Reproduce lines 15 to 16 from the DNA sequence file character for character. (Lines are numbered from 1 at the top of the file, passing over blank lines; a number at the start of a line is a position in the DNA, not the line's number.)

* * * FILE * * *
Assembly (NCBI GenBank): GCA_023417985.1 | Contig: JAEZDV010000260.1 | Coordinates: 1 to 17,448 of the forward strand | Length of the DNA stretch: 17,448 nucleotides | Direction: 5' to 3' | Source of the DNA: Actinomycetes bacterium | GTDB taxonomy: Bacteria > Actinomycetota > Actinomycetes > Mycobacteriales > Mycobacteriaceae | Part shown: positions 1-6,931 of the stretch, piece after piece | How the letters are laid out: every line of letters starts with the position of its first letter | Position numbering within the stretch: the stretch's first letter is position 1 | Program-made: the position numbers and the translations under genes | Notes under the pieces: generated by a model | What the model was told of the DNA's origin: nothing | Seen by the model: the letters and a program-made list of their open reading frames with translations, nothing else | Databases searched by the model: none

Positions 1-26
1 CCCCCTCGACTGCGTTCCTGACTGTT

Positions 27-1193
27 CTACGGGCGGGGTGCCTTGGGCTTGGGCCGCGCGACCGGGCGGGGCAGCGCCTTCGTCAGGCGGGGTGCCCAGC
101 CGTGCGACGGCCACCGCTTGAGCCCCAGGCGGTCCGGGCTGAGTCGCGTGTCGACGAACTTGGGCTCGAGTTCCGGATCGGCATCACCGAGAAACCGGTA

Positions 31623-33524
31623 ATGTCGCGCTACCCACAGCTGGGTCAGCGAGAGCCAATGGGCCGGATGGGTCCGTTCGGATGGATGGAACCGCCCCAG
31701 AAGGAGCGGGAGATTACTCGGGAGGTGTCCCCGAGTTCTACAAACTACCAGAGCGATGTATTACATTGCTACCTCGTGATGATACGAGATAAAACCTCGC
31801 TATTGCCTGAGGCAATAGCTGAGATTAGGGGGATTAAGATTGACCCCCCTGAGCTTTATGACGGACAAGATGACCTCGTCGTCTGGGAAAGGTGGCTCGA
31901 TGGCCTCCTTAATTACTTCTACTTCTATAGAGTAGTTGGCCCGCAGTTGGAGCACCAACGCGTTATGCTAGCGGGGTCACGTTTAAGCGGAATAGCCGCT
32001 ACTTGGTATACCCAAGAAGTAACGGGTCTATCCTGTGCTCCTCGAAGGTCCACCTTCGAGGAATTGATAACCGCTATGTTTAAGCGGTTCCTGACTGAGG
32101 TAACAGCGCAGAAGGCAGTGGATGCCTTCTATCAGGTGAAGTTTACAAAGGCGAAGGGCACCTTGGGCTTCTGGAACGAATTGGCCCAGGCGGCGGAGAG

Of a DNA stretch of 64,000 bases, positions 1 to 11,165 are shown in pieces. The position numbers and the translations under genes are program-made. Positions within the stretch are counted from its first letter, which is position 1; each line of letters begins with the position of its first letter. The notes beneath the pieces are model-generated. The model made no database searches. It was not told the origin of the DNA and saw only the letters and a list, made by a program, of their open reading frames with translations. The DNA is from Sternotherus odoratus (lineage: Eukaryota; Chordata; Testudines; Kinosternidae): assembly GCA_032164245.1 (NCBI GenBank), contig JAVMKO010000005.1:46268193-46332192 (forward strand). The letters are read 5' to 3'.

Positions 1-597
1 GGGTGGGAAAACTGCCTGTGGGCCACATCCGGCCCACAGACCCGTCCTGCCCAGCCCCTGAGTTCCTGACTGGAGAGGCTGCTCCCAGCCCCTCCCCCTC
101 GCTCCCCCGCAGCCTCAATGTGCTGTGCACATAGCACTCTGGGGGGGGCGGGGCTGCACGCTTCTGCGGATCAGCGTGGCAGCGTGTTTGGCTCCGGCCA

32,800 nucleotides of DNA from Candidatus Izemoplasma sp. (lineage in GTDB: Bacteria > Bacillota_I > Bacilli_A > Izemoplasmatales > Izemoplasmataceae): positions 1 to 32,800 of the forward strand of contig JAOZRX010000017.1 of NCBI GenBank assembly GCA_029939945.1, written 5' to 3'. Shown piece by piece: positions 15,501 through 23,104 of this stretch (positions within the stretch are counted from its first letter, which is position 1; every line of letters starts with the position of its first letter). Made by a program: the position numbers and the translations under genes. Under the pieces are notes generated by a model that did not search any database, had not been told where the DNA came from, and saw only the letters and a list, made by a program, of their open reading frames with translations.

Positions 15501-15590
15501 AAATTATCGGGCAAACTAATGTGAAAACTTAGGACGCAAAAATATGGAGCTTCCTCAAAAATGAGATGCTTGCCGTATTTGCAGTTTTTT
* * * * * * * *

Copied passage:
Positions 1-597
1 GGGTGGGAAAACTGCCTGTGGGCCACATCCGGCCCACAGACCCGTCCTGCCCAGCCCCTGAGTTCCTGACTGGAGAGGCTGCTCCCAGCCCCTCCCCCTC